HomoAmerican is a record of Michael K. Dane’s struggle to break free and live in full, open celebration of himself at a time when gay rights were stifled, hidden, and silenced.
History, memory, and imagination converge in Michael K. Dane’s memoir HomoAmerican, a dense, luscious account of growing up gay in midcentury San Francisco.
This is an exacting account of a life lived on the fringes of “polite” society. The memoir traces Dane’s experiences of growing up in a poor family on the wrong side of the tracks, surviving a traumatic childhood, and facing the struggle of living as a gay man during a time of pronounced, brutal oppression.
The book’s chapters are arranged chronologically and include color prints of photographs that are contemporaneous to each vignette. Landscapes and locations are drawn in beautiful detail, folding together the past and present: “The garden behind my grandmother’s house grows out of control from years of neglect; wild fig and lemon trees drop their forgotten fruit into overgrown vines and hedges that conceal stone footpaths, laid down before my father was born.” San Francisco is young, too, and the book includes descriptions of the city in earlier days, before the dot com boom and gentrification changed it from a chilly port town to a tourist magnet.
San Francisco is also a thriving home for gay culture, and the book relates vibrant memories of a secret, invisible “society” of homosexual men. From New York to Paris, cloistered bars to rainbow parades and riots, the book includes unforgettable scenes that capture momentous historical moments and moving, quiet ones, too. Waiting for his gambling addict father to come back with some cash, Dane recounts cold deserted offices, dusty desks, and banks of rotary dial phones with light up push button extensions. The hopelessness of being trapped in a family and culture that punishes or ignores homosexuality is punctuated with bright moments of triumph, joy, and pleasure. The book is fully, brilliantly human. Characters speak in fractured dialogue that spatters the text, adding dimension to an already rich narrative tapestry.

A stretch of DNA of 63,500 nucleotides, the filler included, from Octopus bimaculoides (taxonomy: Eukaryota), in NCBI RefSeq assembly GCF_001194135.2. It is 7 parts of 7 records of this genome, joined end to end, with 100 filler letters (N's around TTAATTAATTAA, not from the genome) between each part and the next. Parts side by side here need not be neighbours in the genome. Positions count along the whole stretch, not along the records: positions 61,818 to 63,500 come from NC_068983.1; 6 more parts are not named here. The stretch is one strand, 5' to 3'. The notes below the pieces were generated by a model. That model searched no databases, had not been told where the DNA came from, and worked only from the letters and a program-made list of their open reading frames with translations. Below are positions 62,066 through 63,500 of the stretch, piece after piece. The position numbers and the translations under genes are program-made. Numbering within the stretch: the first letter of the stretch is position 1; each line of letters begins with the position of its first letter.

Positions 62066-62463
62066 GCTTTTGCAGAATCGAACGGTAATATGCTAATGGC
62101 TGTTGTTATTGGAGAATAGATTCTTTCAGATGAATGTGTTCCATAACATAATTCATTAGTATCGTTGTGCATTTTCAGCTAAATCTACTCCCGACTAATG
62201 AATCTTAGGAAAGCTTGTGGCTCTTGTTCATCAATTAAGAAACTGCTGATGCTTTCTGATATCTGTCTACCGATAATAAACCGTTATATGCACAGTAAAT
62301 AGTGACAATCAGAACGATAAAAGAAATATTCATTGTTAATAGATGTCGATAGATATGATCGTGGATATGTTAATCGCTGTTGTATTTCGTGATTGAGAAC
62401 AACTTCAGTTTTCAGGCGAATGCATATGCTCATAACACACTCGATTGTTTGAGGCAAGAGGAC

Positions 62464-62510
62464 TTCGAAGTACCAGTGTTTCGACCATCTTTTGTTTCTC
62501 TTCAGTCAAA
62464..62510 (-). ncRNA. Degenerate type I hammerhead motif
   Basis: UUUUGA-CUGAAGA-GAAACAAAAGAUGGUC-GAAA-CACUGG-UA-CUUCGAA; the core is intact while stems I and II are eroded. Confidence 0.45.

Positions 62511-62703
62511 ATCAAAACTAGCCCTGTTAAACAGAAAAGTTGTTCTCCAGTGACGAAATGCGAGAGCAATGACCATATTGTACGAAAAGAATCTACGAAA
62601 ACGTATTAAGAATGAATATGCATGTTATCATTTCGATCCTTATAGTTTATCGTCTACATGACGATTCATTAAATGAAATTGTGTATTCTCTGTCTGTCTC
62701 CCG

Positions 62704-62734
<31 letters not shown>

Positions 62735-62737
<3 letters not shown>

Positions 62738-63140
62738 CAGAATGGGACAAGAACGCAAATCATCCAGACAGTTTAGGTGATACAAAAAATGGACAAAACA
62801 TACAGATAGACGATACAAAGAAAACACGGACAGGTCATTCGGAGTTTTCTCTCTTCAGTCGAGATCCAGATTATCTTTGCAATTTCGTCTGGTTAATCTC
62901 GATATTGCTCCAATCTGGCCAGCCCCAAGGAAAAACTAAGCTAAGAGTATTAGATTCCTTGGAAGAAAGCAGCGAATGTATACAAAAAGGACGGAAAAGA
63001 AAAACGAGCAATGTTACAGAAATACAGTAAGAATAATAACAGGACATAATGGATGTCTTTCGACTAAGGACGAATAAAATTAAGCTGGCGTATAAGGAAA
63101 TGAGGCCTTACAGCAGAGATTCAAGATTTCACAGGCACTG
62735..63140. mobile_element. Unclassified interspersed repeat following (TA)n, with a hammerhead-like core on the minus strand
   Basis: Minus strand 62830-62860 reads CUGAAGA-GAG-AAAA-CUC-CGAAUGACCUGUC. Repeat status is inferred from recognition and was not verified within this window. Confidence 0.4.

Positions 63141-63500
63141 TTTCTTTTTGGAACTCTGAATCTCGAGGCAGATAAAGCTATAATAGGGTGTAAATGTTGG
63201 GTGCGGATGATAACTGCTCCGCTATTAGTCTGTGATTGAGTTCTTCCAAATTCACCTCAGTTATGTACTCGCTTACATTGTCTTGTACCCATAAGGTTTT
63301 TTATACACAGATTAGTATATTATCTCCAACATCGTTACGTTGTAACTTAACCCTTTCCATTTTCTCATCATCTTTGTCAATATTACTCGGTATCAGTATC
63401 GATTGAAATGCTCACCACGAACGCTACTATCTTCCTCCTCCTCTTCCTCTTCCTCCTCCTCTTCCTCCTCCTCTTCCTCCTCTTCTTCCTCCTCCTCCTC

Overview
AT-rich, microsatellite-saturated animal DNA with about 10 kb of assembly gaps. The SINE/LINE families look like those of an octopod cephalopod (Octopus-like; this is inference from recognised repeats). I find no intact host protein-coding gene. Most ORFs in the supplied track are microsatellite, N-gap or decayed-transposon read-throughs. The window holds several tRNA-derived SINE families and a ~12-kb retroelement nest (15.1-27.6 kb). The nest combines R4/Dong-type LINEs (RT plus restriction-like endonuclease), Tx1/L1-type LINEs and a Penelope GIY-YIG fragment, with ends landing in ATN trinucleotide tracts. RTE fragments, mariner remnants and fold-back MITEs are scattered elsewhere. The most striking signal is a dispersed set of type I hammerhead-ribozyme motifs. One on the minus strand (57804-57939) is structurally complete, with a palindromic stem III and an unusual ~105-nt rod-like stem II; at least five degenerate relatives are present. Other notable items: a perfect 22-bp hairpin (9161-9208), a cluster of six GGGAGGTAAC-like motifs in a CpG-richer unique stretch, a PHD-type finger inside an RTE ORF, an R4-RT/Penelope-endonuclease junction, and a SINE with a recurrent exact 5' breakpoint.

At the core of the book is Dane’s faith in himself and his unique, caring relationship with his mother. Many times, the crumbs of love that Mamá shares are the only food on the table, but it’s all that she has. Enough is plenty, and the book incorporates the theme of unconditional love throughout as friends, lovers, partners, and family members create a supportive, meaningful community.
Original and authentic, HomoAmerican is a unique memoir that manages to be humorous, wise, and moving all at once. With candor and a detailed recounting of people, places, conversations, and sensations, the book brings to life a world that existed seventy years ago and is forever lost to time. Both historical and profoundly personal, HomoAmerican is a record of Dane’s struggle to break free and live in full, open celebration of himself at a time when gay rights were stifled, hidden, and silenced. This triumphant memoir is as timely as ever, and told with moving honesty.
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